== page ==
Shinzo Abe is devoting a great deal of political energy in seeking to revise Japan’s pacifist constitution by trying to pass a security reform bill which – says Harding – “threatens to turn the summer into a season of torment for the Japanese prime minister”.

Mr Abe aims to reinterpret the constitution, allowing it to exercise “collective” self-defence – coming to the military aid of an ally, instead of merely defending itself. Harding alleges that Abe has made the taking of this step a personal commitment to the US.

japan demo may peace clause

Early signs suggest it is causing Mr Abe significant political damage. His popularity has slid to a record low of 39%. Only 29% of the public support the security bills; 53% oppose them.

Harding reports the risk that the proposed reinterpretation of the constitution will violate it. Mr Abe’s Liberal Democratic party invited a law professor to testify in parliament, only to have him declare that their bill is unconstitutional.

The Japan Times reports that an ‘anti-amendment rally’ of grass-roots movements opposing revision of the pacifist national charter was held in Yokohama on May 3, the Constitution Day holiday [above]. The participants, estimated at some 30,000, included politicians such as the Democratic Party of Japan Acting President Akira Nagatsuma and the Japanese Communist Party leader Kazuo Shii.

Political opponents are describing this move as opening the door to involvement in American wars and a Japan Times reader said: “It is a shame that the country with the most stellar record of peace, prosperity, and respect for human rights is losing out to a political leadership so nostalgic for the Japan of militarism and imperialism”.

Peace and prosperity, built with a post-war constitution as the cornerstone

March 30, 2015


The Mainichi Shimbun recently reported that Crown Prince Naruhito, at a press conference on his 55th birthday on Monday, called for handing down history correctly, ahead of the 70th anniversary of the end of World War II later this year: prince naruhito“I myself have not experienced the war, but it is important to look back to the past humbly and correctly pass down tragic experiences and the history behind Japan to the generations who have no direct knowledge of the war, at a time memories of the war is about to fade”. He described postwar Japan: “enjoying peace and prosperity after it was built with the Japanese Constitution as the cornerstone.”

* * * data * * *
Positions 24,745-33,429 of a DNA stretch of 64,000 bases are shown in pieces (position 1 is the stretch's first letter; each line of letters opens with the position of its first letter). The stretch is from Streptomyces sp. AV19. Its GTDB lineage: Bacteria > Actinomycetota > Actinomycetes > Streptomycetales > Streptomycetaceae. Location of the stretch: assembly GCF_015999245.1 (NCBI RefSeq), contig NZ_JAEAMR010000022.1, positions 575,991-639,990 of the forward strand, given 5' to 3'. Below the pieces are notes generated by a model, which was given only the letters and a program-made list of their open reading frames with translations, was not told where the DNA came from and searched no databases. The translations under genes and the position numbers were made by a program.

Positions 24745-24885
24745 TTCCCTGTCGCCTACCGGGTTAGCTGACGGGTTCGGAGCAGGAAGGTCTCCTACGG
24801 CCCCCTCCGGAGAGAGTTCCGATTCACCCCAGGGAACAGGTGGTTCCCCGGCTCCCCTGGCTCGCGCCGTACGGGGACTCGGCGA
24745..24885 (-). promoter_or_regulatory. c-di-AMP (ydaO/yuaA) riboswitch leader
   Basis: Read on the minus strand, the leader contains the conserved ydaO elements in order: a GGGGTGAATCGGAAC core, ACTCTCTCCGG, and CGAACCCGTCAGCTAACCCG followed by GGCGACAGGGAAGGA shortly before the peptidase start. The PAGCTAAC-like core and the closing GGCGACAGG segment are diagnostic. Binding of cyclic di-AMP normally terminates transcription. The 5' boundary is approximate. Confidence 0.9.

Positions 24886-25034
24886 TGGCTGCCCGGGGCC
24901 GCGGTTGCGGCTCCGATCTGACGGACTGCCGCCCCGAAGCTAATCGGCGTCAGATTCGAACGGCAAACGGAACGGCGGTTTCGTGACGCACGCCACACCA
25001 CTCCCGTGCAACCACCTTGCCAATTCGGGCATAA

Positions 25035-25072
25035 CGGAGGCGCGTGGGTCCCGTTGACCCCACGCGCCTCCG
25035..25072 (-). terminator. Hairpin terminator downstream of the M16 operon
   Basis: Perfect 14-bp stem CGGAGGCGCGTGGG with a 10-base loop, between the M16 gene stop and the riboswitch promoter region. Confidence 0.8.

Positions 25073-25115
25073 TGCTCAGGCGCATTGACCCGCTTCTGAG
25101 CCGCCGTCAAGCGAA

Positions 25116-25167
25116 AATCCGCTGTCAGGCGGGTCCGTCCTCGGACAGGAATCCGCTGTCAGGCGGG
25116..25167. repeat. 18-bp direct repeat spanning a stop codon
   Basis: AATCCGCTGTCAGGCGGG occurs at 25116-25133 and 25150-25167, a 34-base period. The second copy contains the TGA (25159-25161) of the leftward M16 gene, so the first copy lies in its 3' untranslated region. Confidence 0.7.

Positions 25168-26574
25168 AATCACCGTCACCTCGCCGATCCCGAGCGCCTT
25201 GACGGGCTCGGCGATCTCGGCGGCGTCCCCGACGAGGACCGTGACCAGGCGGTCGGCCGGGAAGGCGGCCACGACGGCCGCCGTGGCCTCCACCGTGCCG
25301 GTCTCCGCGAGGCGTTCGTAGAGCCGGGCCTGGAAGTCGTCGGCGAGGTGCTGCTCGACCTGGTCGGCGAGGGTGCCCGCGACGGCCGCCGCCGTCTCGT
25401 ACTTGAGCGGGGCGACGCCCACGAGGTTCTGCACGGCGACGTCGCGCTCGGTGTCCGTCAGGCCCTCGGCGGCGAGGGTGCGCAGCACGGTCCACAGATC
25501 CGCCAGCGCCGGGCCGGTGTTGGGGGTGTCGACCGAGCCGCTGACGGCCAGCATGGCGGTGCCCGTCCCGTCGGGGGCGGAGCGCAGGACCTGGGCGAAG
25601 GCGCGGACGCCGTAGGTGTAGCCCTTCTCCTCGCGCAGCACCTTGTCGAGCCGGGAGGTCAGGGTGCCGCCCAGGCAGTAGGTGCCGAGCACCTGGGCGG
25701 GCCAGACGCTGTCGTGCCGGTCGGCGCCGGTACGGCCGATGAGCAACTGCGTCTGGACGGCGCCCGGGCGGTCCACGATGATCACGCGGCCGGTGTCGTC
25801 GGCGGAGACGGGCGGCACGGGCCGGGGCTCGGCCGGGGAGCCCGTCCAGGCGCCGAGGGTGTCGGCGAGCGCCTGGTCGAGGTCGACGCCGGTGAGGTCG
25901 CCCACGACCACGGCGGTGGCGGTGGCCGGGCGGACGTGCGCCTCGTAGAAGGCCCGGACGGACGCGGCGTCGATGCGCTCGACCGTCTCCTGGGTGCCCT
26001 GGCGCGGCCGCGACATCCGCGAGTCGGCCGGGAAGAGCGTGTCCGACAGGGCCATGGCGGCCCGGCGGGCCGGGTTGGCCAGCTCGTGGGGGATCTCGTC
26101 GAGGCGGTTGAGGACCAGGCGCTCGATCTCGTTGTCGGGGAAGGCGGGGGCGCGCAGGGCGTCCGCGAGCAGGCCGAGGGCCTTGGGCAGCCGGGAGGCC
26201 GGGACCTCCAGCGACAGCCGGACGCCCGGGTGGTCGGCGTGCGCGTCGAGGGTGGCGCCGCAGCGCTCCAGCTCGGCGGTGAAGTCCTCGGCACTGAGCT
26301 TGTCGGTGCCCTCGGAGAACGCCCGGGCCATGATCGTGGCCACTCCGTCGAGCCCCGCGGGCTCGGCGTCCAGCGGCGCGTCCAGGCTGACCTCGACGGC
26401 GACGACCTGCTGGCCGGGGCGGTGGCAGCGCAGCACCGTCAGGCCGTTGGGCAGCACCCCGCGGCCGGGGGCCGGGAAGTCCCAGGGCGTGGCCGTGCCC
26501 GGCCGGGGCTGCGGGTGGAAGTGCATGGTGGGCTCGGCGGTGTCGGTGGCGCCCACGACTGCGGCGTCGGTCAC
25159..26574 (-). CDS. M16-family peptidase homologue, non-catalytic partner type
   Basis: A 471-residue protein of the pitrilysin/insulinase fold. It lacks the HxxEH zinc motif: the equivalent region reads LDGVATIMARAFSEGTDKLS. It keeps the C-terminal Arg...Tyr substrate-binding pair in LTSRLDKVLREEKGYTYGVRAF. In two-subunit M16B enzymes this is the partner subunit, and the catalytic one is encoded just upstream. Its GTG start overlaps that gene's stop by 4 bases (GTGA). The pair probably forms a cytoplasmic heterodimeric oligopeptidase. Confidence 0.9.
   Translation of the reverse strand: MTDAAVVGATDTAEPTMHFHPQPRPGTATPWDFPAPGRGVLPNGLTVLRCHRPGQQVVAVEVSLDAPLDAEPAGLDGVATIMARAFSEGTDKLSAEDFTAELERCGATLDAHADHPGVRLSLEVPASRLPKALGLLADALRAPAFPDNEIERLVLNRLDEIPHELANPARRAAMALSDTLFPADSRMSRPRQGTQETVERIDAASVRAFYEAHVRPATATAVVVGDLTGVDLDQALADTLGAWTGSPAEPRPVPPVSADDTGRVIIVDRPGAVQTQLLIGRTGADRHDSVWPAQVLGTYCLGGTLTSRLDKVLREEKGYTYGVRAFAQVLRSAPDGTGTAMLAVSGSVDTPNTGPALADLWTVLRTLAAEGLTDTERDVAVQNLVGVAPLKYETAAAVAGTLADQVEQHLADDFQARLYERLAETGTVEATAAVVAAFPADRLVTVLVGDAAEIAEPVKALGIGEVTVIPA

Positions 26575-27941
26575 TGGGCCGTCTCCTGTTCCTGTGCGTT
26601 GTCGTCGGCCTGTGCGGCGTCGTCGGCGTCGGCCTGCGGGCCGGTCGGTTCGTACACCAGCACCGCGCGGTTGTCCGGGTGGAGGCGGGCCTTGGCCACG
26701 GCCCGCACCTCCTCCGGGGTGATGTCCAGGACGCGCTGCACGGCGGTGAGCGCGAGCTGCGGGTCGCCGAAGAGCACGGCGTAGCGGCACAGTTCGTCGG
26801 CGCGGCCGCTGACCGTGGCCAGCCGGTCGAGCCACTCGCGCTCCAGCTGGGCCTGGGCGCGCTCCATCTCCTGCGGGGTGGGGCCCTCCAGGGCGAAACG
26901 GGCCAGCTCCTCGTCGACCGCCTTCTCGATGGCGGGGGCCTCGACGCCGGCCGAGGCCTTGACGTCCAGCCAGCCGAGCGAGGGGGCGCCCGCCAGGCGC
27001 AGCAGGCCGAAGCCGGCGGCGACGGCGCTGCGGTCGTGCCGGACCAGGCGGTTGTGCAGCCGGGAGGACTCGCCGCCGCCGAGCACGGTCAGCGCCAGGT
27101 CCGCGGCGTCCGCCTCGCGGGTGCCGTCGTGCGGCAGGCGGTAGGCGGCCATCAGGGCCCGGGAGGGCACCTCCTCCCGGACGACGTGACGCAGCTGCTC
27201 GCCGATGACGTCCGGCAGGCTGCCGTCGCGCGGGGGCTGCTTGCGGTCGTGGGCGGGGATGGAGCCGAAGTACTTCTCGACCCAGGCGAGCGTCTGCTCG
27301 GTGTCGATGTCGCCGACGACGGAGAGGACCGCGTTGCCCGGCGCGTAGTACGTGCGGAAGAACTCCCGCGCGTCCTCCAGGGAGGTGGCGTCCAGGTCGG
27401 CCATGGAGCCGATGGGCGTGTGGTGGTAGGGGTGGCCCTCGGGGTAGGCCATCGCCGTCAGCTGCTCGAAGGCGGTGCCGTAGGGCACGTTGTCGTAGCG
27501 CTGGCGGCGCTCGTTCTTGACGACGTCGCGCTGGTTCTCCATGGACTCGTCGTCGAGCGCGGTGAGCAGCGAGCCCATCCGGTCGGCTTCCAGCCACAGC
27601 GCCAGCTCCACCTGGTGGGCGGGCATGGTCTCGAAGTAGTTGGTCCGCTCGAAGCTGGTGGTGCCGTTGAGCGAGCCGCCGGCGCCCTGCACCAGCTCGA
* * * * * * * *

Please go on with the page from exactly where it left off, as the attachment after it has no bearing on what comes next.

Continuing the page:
“I hope this year will be an opportunity to take the preciousness of peace to heart and renew our determination to pursue peace,” he said.

He added that he was “deeply hurt” by the ongoing conflicts in the Middle East and terrorism that has taken lives including those of Japanese.

As we have noted before on this site, the constitution, which has been taken to heart by the Japanese people, includes the radical Article 9:

The official English translation of the article is:

ARTICLE 9. Aspiring sincerely to an international peace based on justice and order, the Japanese people forever renounce war as a sovereign right of the nation and the threat or use of force as means of settling international disputes.(2) To accomplish the aim of the preceding paragraph, land, sea, and air forces, as well as other war potential, will never be maintained. The right of belligerency of the state will not be recognized.